The NCAA claims it does not violate any players rights and the sports organization has by-laws that prohibit the commercial licensing of a player’s name picture of likeness. Of course if that were the case, CBS would not be able to promote the NCAA Men’s Basketball Tournament with video of players in commercials pushing the tournament. Nor could ESPN, various regional sports cable TV networks or other NCAA partners. But there is a Form 08-3a that a player must sign in order to receive a scholarship that allows the NCAA or a third party NCAA partner (like CBS) to use a players name in championships, activities, events and programs.
The student-athlete gives up marketing rights. His or her coach does not nor does the school. The player is getting a scholarship and that should be more than enough. The players should be grateful that a sneaker company is giving them a shoe.
The school’s coach gets endorsement money from the sneaker company, the athlete – the stars of the show – get nothing. Jordan is in a unique position, he has money unlike a good many college athletes in Division I who are barred from making more than a NCAA dictated set amount of money for the year.
The whole college sports industry never gets a close scrutiny from Davis and his colleagues and that also may stem from the newspaper industry’s cozy relationship with sports. Newspaper executives (and sportswriters) believe that sports coverage is a driving force in newspaper daily sales (although the industry continues to lose readership and newspaper circulations have fallen about 10 percent in the last year). There is major interest in sports though as television ratings are up but people are getting sports news, really team and game information, from sources other than newspapers.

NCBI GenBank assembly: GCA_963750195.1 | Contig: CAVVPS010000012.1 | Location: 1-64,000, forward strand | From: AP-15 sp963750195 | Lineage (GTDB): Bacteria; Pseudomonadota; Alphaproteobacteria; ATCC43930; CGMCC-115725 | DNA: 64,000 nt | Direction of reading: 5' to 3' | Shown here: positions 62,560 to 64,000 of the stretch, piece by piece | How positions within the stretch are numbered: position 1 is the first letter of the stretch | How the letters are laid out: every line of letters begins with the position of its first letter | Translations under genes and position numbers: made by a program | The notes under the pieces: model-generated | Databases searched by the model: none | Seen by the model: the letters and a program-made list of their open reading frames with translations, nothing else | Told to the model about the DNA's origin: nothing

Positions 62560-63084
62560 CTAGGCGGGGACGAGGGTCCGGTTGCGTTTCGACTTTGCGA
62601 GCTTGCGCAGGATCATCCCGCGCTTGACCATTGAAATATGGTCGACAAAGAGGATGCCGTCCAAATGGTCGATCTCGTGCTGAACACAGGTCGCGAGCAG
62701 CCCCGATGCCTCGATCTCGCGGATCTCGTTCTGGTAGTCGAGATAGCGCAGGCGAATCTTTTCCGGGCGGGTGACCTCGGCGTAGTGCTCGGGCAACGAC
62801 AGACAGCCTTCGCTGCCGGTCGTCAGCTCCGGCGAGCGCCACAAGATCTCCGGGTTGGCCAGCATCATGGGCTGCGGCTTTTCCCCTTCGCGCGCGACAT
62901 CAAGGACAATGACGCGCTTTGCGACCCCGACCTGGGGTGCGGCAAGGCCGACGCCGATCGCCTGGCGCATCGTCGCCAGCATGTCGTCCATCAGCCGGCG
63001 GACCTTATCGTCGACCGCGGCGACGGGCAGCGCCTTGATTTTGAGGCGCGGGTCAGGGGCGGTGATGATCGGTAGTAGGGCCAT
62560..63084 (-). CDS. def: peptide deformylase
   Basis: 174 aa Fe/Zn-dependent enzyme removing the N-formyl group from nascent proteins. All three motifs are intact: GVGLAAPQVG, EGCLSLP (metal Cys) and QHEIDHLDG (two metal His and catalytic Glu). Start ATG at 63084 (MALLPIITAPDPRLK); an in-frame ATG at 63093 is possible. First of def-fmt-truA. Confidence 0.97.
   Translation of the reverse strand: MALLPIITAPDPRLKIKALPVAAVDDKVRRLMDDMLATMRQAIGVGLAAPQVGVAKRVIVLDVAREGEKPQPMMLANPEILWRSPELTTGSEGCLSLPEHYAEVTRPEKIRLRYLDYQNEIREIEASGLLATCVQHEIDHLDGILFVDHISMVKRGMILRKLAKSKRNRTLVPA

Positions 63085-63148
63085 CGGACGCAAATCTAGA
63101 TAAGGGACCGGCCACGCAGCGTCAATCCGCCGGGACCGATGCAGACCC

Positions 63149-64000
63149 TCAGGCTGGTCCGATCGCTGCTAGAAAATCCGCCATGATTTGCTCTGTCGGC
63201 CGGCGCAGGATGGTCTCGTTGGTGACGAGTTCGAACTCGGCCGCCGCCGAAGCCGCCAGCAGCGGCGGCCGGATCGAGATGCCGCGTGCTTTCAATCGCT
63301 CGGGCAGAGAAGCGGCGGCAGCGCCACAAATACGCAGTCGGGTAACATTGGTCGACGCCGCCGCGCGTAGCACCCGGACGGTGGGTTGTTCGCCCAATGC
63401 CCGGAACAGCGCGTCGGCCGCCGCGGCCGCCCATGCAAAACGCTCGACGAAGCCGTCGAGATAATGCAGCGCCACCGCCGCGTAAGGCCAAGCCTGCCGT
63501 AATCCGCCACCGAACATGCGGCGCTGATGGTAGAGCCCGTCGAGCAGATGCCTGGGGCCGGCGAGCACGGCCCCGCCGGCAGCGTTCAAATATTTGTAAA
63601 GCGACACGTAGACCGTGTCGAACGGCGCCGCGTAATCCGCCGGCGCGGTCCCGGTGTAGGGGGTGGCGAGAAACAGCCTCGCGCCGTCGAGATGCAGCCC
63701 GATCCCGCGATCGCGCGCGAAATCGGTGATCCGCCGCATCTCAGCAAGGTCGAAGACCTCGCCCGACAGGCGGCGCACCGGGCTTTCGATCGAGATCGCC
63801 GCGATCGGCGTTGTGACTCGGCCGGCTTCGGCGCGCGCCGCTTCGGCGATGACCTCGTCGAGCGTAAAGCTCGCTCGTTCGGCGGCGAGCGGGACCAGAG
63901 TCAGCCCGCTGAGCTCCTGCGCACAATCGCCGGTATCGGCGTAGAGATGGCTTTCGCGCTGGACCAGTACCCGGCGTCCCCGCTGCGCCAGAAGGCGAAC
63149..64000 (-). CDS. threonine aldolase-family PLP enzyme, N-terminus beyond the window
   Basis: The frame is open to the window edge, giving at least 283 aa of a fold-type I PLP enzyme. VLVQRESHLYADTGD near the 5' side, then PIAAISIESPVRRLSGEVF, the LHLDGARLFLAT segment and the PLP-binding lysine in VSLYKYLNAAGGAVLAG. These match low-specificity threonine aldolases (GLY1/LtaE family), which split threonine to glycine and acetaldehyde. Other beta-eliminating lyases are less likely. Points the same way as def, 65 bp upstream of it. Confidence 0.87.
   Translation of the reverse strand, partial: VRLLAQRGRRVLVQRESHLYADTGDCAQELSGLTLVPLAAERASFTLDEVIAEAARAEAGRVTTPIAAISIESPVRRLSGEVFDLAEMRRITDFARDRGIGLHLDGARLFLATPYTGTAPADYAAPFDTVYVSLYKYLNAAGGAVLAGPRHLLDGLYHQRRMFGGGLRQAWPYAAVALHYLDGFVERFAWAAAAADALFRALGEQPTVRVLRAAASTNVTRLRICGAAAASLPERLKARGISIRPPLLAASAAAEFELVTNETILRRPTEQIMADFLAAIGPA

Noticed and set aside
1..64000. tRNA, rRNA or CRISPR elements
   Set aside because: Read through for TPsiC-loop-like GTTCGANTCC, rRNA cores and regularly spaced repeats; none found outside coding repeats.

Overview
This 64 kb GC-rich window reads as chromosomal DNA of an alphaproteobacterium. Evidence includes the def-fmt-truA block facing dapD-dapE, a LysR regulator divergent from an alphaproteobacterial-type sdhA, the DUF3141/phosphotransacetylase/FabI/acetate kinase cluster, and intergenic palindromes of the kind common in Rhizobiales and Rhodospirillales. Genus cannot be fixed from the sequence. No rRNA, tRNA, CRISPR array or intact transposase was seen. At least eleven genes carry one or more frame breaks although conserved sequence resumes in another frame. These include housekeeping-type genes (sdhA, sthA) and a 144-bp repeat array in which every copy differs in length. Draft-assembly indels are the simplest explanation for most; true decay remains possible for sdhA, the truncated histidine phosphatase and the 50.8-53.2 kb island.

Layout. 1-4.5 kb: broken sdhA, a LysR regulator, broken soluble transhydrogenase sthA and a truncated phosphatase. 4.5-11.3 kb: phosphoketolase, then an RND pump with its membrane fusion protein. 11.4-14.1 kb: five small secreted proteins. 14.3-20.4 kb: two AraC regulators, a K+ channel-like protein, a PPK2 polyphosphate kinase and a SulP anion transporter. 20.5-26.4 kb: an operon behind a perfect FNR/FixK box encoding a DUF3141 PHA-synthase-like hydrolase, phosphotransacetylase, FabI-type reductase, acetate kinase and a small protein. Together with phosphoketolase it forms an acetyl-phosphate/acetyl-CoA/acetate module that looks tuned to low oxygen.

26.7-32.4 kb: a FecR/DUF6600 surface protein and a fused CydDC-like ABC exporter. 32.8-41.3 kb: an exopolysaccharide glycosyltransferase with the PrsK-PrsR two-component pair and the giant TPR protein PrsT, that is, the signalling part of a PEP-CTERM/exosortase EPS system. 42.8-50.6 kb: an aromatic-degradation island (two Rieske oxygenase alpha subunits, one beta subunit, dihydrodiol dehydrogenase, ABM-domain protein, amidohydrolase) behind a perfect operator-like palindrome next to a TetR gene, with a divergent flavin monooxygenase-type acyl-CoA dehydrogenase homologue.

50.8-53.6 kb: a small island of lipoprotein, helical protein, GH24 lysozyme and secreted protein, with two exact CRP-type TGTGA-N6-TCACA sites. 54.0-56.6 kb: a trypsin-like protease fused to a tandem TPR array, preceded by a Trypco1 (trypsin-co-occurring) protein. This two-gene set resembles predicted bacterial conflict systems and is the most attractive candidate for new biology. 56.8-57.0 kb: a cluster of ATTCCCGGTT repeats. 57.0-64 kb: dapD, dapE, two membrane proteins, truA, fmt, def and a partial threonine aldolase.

Perhaps if newspapers began reporting, real reporting, on issues that might attract more interest. It might even sell newspapers.
Jordan’s shoe story will produce a predicable response of he should be more of a team player, his decision is costing his school money and what do you expect from a spoiled rich kid? NIKE more than David Stern’s NBA publicity machine defined the Michael Jordan business brand in his early days with the Chicago Bulls. Jordan’s son understands business.
There is money in the shoes.
College sports is a business.
Marcus Jordan understood that when he wore his father’s shoes. As Mars Blackmon once said in a NIKE-Jordan commercial, “Money, It’s Gotta Be the Shoes.”